This blog post will help you understand the terminology of Drupal and what it means for your business. It will also help you better communicate with developers, which is essential in order to create a site that meets your needs. This article will focus on some basic terms such as modules, blocks and views.
Node – A node is a single unit of content on your Drupal site. You can think of it as similar to an article, page or blog post you would see on a regular website.
Content Types – Content types are pre-built groupings of fields and settings for nodes that allow you to create a node without having to enter all the information every single time. For instance, if you create a “Testimonial” content type with the fields of name and quote; it will automatically populate those two fields for all future nodes that are created as testimonials.
Taxonomy – Taxonomies categorize your site into different sections such as categories or tags to make them easier to find on your website A taxonomy could be anything from animals, food items, street signs etc.).
Vocabulary – Vocabularies function similarly to taxonomies but they group together more closely related information (e.g., in this case one vocabulary could be types of pets). They can also include terms like colors and emotions which might not neatly fit into an existing category system.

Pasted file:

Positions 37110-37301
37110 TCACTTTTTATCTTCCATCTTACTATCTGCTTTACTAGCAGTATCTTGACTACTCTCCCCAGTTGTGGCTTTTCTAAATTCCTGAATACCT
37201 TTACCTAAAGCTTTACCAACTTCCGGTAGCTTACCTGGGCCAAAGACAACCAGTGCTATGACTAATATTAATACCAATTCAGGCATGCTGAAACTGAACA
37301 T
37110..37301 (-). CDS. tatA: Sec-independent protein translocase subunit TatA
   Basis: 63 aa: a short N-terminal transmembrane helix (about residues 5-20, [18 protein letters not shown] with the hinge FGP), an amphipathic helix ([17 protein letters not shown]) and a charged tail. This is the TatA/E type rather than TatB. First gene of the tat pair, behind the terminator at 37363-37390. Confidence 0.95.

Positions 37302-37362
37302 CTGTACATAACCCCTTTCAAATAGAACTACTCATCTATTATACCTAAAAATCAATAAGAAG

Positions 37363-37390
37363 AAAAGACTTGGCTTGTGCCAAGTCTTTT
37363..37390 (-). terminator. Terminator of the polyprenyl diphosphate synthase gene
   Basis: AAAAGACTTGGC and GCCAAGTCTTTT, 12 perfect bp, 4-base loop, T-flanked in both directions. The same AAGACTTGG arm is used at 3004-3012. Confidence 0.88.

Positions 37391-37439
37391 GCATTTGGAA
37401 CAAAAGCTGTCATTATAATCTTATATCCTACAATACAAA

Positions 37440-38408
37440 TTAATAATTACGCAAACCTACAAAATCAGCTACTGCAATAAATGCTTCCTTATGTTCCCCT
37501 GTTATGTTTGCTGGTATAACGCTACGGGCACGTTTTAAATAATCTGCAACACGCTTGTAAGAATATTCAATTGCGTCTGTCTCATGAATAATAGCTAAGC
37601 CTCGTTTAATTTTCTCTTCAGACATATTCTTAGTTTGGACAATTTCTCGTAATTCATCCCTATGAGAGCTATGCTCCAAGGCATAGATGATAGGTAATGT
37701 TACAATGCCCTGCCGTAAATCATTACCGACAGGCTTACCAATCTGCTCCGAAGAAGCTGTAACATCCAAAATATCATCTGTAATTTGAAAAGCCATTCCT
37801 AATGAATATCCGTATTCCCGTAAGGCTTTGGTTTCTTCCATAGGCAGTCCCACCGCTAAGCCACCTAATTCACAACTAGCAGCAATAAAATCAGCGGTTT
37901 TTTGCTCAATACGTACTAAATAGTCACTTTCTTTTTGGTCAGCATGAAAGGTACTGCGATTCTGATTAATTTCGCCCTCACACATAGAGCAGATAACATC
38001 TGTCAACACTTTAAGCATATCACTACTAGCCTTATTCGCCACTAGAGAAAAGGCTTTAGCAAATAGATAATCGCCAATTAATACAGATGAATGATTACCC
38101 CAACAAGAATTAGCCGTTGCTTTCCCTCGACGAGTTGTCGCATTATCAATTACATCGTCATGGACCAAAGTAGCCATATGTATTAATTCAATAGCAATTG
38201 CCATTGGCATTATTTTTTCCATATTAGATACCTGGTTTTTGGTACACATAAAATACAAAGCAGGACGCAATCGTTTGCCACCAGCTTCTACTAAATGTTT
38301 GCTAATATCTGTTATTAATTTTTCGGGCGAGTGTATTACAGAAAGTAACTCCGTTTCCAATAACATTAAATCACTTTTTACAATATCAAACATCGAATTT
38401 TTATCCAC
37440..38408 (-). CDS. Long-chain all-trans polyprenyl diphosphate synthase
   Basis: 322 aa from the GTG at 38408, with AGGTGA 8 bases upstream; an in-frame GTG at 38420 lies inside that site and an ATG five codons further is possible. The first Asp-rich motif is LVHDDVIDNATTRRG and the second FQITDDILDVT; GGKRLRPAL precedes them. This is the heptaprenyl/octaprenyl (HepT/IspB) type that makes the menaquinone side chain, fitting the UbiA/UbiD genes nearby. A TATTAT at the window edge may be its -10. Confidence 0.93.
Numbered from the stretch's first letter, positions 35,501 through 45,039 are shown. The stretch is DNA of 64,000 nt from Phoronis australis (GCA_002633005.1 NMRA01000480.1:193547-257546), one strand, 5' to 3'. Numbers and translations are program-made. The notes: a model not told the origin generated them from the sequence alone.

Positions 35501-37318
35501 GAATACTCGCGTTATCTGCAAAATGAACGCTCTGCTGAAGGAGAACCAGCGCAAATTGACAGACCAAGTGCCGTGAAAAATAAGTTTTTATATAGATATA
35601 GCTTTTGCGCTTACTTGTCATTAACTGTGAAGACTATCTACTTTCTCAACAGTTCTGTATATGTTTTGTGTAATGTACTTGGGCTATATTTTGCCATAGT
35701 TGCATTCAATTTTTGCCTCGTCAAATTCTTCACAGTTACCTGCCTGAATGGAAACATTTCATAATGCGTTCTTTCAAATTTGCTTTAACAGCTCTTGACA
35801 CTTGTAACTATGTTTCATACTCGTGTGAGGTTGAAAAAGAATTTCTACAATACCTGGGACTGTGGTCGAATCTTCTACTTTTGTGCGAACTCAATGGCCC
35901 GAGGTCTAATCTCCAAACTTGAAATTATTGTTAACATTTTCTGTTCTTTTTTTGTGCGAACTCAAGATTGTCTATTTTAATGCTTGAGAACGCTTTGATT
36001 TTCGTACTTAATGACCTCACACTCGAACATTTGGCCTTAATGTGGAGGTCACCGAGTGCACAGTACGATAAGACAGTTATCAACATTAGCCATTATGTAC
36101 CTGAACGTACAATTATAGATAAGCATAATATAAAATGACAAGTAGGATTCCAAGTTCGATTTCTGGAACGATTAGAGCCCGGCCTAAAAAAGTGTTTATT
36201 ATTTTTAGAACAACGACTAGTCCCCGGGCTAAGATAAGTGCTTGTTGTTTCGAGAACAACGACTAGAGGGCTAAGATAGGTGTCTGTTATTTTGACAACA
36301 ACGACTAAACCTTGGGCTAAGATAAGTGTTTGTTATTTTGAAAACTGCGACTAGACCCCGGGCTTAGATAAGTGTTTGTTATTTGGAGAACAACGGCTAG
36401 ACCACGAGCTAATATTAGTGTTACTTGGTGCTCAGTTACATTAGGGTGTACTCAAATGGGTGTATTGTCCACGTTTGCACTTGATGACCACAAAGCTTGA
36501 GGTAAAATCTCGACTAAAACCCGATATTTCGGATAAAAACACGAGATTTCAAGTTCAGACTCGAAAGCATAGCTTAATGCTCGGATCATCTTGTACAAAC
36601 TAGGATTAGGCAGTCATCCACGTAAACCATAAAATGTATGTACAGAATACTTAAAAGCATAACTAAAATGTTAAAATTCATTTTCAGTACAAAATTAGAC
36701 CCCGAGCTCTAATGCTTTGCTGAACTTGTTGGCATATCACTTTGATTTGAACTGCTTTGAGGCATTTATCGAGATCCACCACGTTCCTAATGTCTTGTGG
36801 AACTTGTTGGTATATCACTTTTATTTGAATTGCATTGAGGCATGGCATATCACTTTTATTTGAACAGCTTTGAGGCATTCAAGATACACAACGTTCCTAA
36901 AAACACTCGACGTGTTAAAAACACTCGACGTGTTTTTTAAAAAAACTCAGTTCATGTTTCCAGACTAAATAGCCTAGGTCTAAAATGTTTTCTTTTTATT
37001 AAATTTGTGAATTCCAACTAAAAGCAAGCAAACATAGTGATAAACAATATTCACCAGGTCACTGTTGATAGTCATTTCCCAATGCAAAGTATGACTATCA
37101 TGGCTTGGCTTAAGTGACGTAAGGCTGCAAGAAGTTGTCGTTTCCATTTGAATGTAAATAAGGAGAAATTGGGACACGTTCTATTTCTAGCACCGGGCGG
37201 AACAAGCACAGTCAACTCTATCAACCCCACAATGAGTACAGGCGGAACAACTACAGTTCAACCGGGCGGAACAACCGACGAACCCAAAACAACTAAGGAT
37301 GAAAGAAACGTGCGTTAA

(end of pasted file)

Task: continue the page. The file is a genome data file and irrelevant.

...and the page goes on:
Entity – This is the base level of content on your Drupal site. When you create a new post or page, it will start out as an entity.
Fields – Fields are different types of information that can be collected about each node (e.g., “Title”, “Content” and “Tags”). There are many built in fields which come with Drupal such as publication date, but others modules might provide certain custom fields for specific applications like tracking products inventory
Bundle – Bundles allow users to reuse prebuilt sets of functionality from other modules onto their own projects within a few clicks instead of having to manually install them one by one. For example: if you want multiple similar blocks on your website then bundles could help you quickly set that up by combining all the blocks into one.
Theme – A theme provides the design and layout for all nodes within that respective cluster (e.g., “Business” or “Events”). This includes text styling, images, colors and features like slider images or featured content areas.
Block – Blocks are elements within your page which can contain any type of information that is relevant to a certain area of the site (e.g., “Who we work with” block). These blocks can be moved around on a Drupal website as needed depending on what you want them to appear near
Module – A module provides specific functionality for your website in order to help it do something new or better than before. For example, there’s an SEO module will allows your business’ posts to show up higher on Google search results because they have been optimized accordingly
Views – Views allow you customize how data from modules appears when someone visits your webpages according to your preferences (e.g., you might want to display a list of posts instead of just headlines).
Menu – The menu is the main navigation for your website, which can be found on every Drupal page. It’s important because it allows visitors to easily find their way back to pages they are interested in and also has dropdown menus that make certain actions possible such as editing content or adding new content